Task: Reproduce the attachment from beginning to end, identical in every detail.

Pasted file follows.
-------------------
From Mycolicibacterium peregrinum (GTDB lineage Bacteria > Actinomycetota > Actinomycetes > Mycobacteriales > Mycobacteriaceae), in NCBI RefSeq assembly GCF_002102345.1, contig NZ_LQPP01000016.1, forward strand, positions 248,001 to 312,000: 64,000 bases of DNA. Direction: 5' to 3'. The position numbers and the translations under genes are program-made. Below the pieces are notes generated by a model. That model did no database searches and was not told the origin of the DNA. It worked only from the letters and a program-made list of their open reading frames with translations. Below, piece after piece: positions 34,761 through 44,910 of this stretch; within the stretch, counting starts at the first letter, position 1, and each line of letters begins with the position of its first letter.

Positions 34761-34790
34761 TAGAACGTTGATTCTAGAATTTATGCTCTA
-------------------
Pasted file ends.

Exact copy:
From Mycolicibacterium peregrinum (GTDB lineage Bacteria > Actinomycetota > Actinomycetes > Mycobacteriales > Mycobacteriaceae), in NCBI RefSeq assembly GCF_002102345.1, contig NZ_LQPP01000016.1, forward strand, positions 248,001 to 312,000: 64,000 bases of DNA. Direction: 5' to 3'. The position numbers and the translations under genes are program-made. Below the pieces are notes generated by a model. That model did no database searches and was not told the origin of the DNA. It worked only from the letters and a program-made list of their open reading frames with translations. Below, piece after piece: positions 34,761 through 44,910 of this stretch; within the stretch, counting starts at the first letter, position 1, and each line of letters begins with the position of its first letter.

Positions 34761-34790
34761 TAGAACGTTGATTCTAGAATTTATGCTCTA